Kate West

Witches  just like other Pagans celebrate the seasonal festivals 

These are the eight Sabbats or festivals which together, form the Wheel of the Year.  Many of these have their counterparts, such as Christmas, Candlemas, and Harvest Festival in Christianity and other celebrations in other religions.  The Wheel of the Year is also echoed in our day to day lives.  At any time we may go through stages of new beginnings, of reaping the harvest of our efforts, or of putting away the outworn.  Celebrating the Sabbats is in part a celebration of the agricultural cycle, in part a celebration of the lives of the Gods and Goddesses, but most of all it is a celebration of being us, of the joy of living and learning and growing.

Samhain (31 Oct.)
Known in the common tongue as Halloween, and for the Christians as All Hallows or All Souls. For us this is the end of the old year and the beginning of the new year.  For us the cycle of life, death and re-birth is typified in this festival when the Mother Goddess takes on the robes of winter, of resting and reward, when the land lies dormant, waiting, like the people, for the first signs of spring and new birth.  A time when tales are told, legends revived and we remember our ancestors.


Yule (21 Dec.)
The Winter Solstice, the date of the re-birth of the Sun, long before any son was ever thought of.  In the midst of winter we see the first spark of light, the first of the lengthening days, which promise the renewal of the year.  We may not yet see the summer, but now we know that light and warmth will surely follow.


Imbolg (2 Feb.)
"In the belly".  Now the Wise face of the Goddess sheds her robes of Crone and puts on her robes of Maiden, the harbinger of all that is new, youthful, and enthusiastic.  The first trees are in bud, the first flowers push through the frozen soil, the first birds choose their mates, and the first ewes are in lamb.  Spring has not arrived, but her promise is close.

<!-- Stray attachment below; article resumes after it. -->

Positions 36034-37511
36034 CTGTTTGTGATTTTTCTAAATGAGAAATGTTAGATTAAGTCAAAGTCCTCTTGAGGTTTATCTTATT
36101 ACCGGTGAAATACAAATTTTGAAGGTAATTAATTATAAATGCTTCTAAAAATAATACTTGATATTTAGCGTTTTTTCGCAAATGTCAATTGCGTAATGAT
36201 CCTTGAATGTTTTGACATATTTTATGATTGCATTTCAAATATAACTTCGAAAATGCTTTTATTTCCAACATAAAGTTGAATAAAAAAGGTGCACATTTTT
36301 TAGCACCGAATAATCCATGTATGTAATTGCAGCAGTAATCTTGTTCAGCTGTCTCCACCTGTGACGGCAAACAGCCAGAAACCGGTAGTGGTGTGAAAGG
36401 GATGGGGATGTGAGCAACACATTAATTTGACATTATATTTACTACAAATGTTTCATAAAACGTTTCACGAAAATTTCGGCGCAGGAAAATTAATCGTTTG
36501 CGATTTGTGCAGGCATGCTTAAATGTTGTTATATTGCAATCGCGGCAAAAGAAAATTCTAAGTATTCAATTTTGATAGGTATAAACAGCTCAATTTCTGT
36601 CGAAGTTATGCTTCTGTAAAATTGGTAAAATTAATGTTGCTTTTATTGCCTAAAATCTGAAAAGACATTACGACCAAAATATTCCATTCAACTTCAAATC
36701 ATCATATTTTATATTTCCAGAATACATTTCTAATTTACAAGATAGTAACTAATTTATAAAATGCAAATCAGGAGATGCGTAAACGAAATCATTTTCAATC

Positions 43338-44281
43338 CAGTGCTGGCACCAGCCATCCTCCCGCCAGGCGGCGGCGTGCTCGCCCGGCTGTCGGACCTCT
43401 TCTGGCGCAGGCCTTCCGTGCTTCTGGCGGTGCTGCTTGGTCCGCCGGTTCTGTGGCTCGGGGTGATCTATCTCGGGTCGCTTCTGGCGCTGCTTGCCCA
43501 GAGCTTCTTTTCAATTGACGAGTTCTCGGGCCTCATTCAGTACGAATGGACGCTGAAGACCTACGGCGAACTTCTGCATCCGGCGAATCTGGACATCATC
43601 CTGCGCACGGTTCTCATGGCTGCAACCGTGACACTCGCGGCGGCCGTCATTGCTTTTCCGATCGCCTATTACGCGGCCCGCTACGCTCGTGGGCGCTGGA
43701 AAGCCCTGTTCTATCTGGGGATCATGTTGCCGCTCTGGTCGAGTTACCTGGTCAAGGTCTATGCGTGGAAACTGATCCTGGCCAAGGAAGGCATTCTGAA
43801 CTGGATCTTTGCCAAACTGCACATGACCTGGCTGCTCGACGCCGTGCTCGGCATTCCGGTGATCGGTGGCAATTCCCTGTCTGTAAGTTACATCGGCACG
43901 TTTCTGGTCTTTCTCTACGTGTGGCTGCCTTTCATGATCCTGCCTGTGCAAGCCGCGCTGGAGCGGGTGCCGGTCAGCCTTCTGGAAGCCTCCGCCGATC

Oestara (21 March)
The festival of the ancient Goddess Eostar, or Astarte, whose symbols were the egg and the hare, who gave rise to the term oestrus, and who is one of the oldest Goddesses of women and fertility, being traced back over 4,000 years. Oestara is the first of the spring.  The Goddess is maturing, not yet pregnant, but ready, prepared, willing to take her place beside the God, as ruler of fertility for mankind and the earth they inhabit.


Beltane (1 May)
The marriage of the Goddess and the God.  She has let him chase her until she, in her bounty is ready to be caught.  He has pursued her, because he knows that only thus is the fruitfulness of the land to be guaranteed.  This is their happy fate and the way they show their love for us.  Without the Lord and Lady together, we would be and have nothing.  Yet even without our devotion they will try to work the magic which makes the land fertile and the Wheel dance.


Litha (21 June)
The summer Solstice.  Again day and night are changing.  Even as the days have lengthened, the nights grow long again.  Our sowing is complete, let us now tend our crop, our children, land, and friendships, and look forward to what we will reap in the months to come.



Lammas (1 Aug.)
The feast of the Sacrificial King, where a leader will lay down a part or all of their life for the common good.  The Mother knows that she must sacrifice her lover king to the Wheel of time and to the common good.  This is the time for the release of prisoners, when we let go of those things we have held too close that are now holding us back.


Madron (21 Sept.)
Day and night are equal once more. Put your life into the scales of balance and judge yourself have you done well or should you strive harder in the next turn of the Wheel